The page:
Being and Non-being: The never ending circular path

nonbeing

The paradoxical aspects of reality are finally starting to be grasped by “quantum physics.” There is a possibility, a chance a “hidden card,” which cannot be known by traditional physics and science.

Realizing not knowing is progress leading into knowing.

When we translate that “finding,” in our reality as human beings; we realize that we are not only “humans,” but “beings.” We realize that to be only in the consciousness of a “human,” is not allowing us to see the other half. At the same time, discovering “being” means to realize that we live in the world of humans. That is the balance.

Gyan is very paradoxical; that is why it is very difficult to be understood by “normal” people who have been indoctrinated in analysis, logic and reason alone. The truth is more than that, and I cannot define it or cage it in words.

In Gyan we have the paradox of “free will and predestination.” We have the paradox of “our future is your past and your past is your future.” We have the paradox of the “unique moment,” which will always come back. We have the paradox of being multidimensional beings according to our consciousness: physical, subtle or the soul.

In spirituality and the knowledge of the self; all of that will take us into the paradox of “knowing or perceiving,” the paradox of ego and egoless-ness, the paradox of being trapped in physical consciousness with emotions and dual thoughts; then to move into a subtle consciousness through feelings, to realize the being, the naked self… however, that is not it… then comes “non-being.”

In Gyan those words are represented through the experience of the physical reality which transforms into a more subtle reality to then be aware of the soul which eventually will “return home,” that is to a world of “non- being-ness.” Once there is that “experience” (There is no “experiencer” at that point) then the cycle will repeat, through the experience of the physical realm again. It is a cycle.

The above knowledge is not a “trademark” of Gyan alone. It is “universal knowledge” of the self. The issue is that it has been “interpreted” in different ways by different people who have not had the experience themselves and then used words “literally” not realizing that spirituality cannot be conveyed literally in words. That experience escapes words.

Christianity is a good example of the above. The teachings that we know about Christianity at this point in time being taught, are not really from Christ. Those teachings have been interpreted by the main “disciple,” that is Paul. That is what we usually know.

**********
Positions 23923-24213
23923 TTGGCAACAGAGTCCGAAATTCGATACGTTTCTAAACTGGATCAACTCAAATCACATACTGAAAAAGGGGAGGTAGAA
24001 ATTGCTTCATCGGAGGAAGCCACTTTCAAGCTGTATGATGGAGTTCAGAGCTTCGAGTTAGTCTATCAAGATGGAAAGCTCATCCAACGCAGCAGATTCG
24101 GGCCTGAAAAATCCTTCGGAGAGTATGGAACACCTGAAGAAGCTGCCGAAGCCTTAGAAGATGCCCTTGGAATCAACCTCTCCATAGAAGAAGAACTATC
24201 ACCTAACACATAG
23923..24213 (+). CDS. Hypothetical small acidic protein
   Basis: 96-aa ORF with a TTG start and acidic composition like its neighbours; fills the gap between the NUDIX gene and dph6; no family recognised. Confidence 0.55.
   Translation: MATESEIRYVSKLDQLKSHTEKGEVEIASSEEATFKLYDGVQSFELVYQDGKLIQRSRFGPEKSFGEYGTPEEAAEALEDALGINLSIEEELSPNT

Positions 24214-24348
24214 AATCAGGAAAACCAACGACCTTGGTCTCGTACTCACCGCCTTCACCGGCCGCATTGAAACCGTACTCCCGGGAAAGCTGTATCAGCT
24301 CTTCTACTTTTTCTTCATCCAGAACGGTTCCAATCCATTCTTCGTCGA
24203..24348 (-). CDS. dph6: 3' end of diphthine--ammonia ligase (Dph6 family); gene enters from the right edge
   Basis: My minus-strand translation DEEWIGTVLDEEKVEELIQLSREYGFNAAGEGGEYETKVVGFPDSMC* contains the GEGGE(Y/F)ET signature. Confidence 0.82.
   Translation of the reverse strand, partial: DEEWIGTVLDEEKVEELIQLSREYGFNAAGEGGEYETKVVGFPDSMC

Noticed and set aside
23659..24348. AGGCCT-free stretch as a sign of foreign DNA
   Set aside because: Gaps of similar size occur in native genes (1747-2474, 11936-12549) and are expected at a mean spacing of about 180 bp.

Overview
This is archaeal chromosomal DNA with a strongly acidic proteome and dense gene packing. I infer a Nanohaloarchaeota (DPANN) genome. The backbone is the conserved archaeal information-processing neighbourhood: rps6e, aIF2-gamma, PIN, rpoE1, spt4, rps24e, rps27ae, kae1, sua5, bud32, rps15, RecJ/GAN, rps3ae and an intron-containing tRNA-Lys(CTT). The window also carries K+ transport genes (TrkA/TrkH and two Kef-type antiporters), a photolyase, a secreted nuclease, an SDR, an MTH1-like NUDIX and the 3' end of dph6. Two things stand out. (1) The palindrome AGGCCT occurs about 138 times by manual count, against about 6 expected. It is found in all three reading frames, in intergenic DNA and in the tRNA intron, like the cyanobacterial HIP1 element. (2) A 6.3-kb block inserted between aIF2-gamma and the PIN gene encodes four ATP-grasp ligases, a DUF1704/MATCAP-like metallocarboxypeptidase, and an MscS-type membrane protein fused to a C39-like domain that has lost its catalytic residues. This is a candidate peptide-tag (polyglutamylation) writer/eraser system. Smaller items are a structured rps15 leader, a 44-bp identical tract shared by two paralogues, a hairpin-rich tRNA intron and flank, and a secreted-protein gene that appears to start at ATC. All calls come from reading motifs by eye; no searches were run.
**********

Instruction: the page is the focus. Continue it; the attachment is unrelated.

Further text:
St. Paul was a roman citizen. He had more education than any other disciple. He was part of the “in” group of the time. He was part of the “higher-ups” at that time.
To make the point, the verse in Matthew 5:39 (TRANSLATED BY THE NEW INTERNATIONAL VERSION) mentions: “But I tell you, do not resist an evil person. If anyone slaps you on the right cheek, turn to them the other cheek also.”

The above is a profound teaching. Here are some interpretations:
http://www.publicchristian.com/?p=39
http://provocativechristian.wordpress.com/2009/01/23/provocative-bible-verses-turn-the-other-cheek/
http://www.jesus-is-savior.com/Believer’s%20Corner/why_turn_the_other_cheek.htm
and some quotes from Nietzsche, (whose writings I used to enjoy in my teenager days.)
http://www.theperspectivesofnietzsche.com/nietzsche/nchrist.html

As we can see, everyone has its own interpretation; everyone who does not have an experience on ego, duality, karma and the roles of the soul. An interpretation without Spirituality.

The path of non-resistance has been practiced by many. Gandhi had his own version. At the spiritual level it could mean to “accept” and to strip down that ego who believes in “possessing things.” – “My cheek.” Then, here is everything else for you… 🙂 Buddha also taught something similar when someone spitted on his face. He thanked that person for the opportunity he had to find if there was any anger in him. He told that person that he didn’t have anger. Then when that person came back the next day to ask for forgiveness; Buddha told him that there was nothing to forgive, for that was “yesterday,” and he wasn’t angry. However, if that sense of guilt was so great in him, he could ask for forgiveness to his disciple Ananda, who in fact; became angry by the action of this person.

Different “interpretations” according to our state of consciousness. Many let themselves be taken literally by what the words mean, when the spiritual meaning could be behind those words and could be understood by those who have experienced the experience. Those teachings cannot be understood by the “normal” people who only have analysis, logic and reason in their heads; for spirituality is paradoxical; in the realm of “being and non-being.”

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